The camerawork awfully tries to imitate RGV in an amateurish manner throughout the film and Nana Patekar starts sleepwalking in his act unexpectedly post the enjoyable initial moments. All the cuss words in its dialogues get muted as per the new guidelines of the Censor board, brutally hurting their final impact quite annoyingly and the climax doesn’t turn out to be anything exciting or innovative at all as compared to its impressive original (though written with all good intentions against the corrupt politicians).
In short, debutant director Aejaz Gulab fails to materialize on the ground already there and delivers a below average film with only a few worth mentioning features namely the well written lines, background score and action sequences. However I strong feel that its theme music should have been used repeatedly in the backdrop instead of playing the unnecessary variations diluting the overall effect.
Moreover with just ok performances coming from seasoned actors such as Vikram Gokhale, Ashutosh Rana, Dilip Prabhawalkar, Raj Zutshi and Gul Panag, AB TAK CHHAPPAN 2 (a song-less thriller) can surely be rated as a great opportunity missed by the team to move one step ahead than its part one despite having the same Sadhu Agashe in the cast.
Rating : 2 / 5
Tags : Ab Tak Chhappan 2 Review By Bobby Sing, Ab Tak 56 2 Film Review by Bobby Sing, New Bollywood Movies Released, New Hindi Films Reviews, New Hindi Movies Reviews, New Hindi Movies Released, New Bollywood Reviews, Bobby Talks Cinema Review, Reviews By Bobby Sing, New Hindi Films Reviews at bobbytalkscinema.com
28 February 2015 / bobbysing /
leave a comment
If a film reveals almost everything about the storyline in its 3 minutes trailer itself, then there is only one way it can win over the viewer and that’s with its extra ordinary execution, performances and music. Thankfully DUM LAGA KE HAISHA does exactly the same moving over its predictable drawback, presenting itself as a short (111 minutes), simple and sweet film that can easily connect to its audience with the realistic card played quite well.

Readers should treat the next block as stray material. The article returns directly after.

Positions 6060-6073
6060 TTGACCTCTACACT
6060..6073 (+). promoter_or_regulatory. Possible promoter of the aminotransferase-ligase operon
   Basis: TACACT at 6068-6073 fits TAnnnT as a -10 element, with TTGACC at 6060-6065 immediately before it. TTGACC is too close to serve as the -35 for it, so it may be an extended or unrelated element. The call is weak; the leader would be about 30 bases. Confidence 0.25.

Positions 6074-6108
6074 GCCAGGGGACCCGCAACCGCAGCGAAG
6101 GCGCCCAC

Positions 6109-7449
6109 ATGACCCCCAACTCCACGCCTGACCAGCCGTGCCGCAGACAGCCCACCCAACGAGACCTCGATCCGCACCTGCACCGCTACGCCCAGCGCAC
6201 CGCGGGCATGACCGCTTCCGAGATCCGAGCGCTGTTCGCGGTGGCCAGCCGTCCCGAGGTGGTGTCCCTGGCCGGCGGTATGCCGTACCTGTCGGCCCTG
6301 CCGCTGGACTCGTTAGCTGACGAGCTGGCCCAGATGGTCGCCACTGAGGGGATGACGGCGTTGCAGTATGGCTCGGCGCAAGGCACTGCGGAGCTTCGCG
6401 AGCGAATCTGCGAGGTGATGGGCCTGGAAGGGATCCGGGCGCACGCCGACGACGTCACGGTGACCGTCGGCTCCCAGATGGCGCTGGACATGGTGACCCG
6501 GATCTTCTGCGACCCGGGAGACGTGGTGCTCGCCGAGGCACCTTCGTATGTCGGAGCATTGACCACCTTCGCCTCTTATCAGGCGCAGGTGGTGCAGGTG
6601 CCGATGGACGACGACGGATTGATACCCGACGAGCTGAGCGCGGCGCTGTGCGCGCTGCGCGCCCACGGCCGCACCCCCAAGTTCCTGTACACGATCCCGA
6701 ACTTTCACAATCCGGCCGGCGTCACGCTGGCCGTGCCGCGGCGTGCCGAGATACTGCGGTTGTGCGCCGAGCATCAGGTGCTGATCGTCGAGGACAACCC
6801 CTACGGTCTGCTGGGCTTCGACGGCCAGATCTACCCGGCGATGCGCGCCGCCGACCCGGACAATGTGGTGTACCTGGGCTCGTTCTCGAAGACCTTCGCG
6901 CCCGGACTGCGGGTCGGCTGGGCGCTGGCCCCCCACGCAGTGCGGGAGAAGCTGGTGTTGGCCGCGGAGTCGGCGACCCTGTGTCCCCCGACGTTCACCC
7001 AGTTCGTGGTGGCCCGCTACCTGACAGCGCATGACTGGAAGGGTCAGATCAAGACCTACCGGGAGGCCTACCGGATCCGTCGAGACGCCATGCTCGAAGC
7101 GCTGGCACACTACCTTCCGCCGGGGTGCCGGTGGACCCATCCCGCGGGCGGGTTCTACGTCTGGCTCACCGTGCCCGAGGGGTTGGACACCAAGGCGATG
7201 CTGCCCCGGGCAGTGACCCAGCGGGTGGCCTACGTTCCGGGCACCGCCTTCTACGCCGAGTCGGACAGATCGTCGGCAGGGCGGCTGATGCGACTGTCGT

No doubt the film leaves you in a less satisfied state as it ends contradicting to the expectations raised by its enjoyable beginning. But giving the producer, writer, director & the performers their deserving due, allow me to mention its entertaining features first before the avoidable ones.
Beginning with the biggest name in the project, DLKH is a pleasant surprise coming from the reputed banner of YRF and as per my opinion, this is their second appreciable project post ROCKET SINGH not depending upon any clichéd romance between the stars playing the lead characters. At first the film reminds you of NASEEB APNA APNA (1986) made on a related subject but then (moving on a different path) its proceedings take you back in those musical decades of 80s and 90s with all those cassettes, ribbons, their entangling, cassette to cassette recordings, big speakers and the times when we used to bring a Colour TV, a VCR and four Video Cassettes of different films on hire for the whole night. The voice of Kumar Sanu superbly used by Anu Malik (in the same way as it used to be in those hit songs of that era) makes you feel the nostalgia and so does the sound of “Miley Sur Mera Tumhara” running in the backdrop. Also the “Shaakha” reference reminds you of the days when RSS Shaakhas were quite active in the mornings, inviting all from every age group ranging from 10 to 60.
Introducing another first in a YRF film, here we have an unknown “heavy weight heroine” instead of the inviting glamourous one, who actually carries the entire film on her shoulder alone, ahead of her known lead hero. The highly relatable family, their lovable interactions and the collective middle class ambience pulls you in before the intermission and the impressive spell continues in the second half too (with the court sequence and more), till it all moves down to a highly predictable and unconvincing section of ‘The Game’ ending on a quite less impressive note along with a smart cameo of Kumar Sanu keeping the nostalgia intact.